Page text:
We all know what it’s like to feel pain but what about living with it every day? 1 in 5 Australians suffer from this invisible, misunderstood pain that affects every aspect of life and comes in many forms. National Pain Week aims to increase awareness and support for those suffering from chronic pain.
What can I do if I have chronic pain?
Lots. It may be difficult but it’s not hopeless. Our understanding of pain has come a long way in the last decade and we are still learning. We know that pain is complex and therefore requires a complex, holistic management plan with GPs, Physios and others working together. We know that the right kind of exercise, nutrition, medical support and help with mental health are all important. One of the most powerful things though is understanding your pain. We know that if you understand your pain, you can regain control over it. If you don’t understand it, talk to your Physio or GP. You may need to find the right one with a good understanding and training in chronic pain but there are more and more out there.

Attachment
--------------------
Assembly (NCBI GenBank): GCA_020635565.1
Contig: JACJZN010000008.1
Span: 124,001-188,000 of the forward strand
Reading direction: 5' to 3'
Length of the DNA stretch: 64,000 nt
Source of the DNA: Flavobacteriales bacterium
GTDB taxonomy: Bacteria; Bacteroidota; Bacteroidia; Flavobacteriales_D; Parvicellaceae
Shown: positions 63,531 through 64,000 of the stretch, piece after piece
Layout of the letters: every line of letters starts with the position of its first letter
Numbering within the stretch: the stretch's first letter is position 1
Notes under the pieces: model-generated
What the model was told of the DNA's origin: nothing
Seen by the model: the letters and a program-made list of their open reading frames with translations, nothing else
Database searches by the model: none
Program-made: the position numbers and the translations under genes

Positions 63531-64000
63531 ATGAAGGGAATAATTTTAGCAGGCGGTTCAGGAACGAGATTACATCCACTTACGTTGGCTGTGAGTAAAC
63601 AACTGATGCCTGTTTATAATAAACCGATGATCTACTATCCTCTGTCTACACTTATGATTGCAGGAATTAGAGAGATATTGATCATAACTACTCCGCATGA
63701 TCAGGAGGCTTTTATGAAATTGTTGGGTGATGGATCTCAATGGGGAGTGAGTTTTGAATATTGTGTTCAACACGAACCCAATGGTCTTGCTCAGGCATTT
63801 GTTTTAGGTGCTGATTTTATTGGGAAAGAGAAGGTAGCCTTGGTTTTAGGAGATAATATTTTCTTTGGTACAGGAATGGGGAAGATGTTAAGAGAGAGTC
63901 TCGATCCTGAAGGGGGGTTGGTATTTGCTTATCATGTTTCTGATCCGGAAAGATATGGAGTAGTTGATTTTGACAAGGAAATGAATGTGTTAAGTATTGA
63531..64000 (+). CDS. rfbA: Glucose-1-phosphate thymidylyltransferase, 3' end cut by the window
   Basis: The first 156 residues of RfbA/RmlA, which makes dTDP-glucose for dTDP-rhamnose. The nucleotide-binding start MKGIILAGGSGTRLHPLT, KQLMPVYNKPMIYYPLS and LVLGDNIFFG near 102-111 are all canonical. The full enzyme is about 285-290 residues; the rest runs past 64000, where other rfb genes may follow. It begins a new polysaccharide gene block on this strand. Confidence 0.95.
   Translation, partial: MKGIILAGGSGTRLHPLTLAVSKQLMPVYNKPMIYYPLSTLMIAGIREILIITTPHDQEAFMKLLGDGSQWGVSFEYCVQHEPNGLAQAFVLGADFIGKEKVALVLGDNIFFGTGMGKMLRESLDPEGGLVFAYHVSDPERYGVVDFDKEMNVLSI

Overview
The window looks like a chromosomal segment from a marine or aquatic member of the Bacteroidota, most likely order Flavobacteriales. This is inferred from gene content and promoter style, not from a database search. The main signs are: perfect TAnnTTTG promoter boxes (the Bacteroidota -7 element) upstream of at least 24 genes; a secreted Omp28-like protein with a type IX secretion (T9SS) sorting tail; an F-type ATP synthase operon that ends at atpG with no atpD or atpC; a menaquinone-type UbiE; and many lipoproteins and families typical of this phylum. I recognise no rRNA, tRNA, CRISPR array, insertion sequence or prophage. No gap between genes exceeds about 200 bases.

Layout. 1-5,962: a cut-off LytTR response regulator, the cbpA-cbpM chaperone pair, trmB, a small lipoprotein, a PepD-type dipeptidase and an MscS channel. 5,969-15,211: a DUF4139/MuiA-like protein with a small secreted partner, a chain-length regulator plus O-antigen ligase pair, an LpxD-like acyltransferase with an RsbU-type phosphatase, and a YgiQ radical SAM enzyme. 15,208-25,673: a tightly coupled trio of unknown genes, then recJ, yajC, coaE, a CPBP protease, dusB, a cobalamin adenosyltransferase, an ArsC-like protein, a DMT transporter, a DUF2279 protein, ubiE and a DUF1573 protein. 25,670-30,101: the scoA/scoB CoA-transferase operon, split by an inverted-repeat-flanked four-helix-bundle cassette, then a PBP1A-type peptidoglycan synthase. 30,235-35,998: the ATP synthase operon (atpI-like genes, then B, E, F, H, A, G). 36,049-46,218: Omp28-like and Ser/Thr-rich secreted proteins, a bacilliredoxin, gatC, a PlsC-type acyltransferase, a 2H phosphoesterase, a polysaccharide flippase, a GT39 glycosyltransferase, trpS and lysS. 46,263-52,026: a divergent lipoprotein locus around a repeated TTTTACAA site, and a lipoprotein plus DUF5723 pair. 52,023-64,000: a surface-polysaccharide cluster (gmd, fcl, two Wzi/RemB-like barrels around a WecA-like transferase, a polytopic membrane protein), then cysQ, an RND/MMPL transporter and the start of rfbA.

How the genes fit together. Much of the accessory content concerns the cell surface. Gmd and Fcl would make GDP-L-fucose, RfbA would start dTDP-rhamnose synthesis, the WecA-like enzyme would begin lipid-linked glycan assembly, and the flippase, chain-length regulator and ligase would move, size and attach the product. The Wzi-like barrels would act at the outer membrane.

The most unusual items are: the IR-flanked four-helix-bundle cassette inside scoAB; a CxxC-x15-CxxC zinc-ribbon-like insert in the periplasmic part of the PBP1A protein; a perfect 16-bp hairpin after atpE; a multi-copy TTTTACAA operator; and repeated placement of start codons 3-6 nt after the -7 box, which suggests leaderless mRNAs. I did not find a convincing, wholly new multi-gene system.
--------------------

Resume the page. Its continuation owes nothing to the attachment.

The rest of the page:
I don’t have pain but can I do anything to help?
Yes. Aside from the usual things like donations to research organisations, you can make a big difference, even if it might not feel like much. One of the hardest things for people with chronic pain is the isolation and misunderstanding from people around them. Firstly, don’t pretend to understand what it is like to live with pain every day, we just can’t understand it. It also doesn’t help to tell them to push through it, that it will get better soon or give advice about things they should or shouldn’t do – almost guaranteed that they have heard it all before. You can imagine that if you had to get up every morning on 2 hours sleep and run a marathon, it would affect your mental health and ability to function. Patience, forgiveness and flexibility go a long way towards maintaining relationships and they are as precious as gold. You won’t get it right every time but keep learning with everyone else. And finally, if you are supporting someone with chronic pain, don’t forget to look after yourself.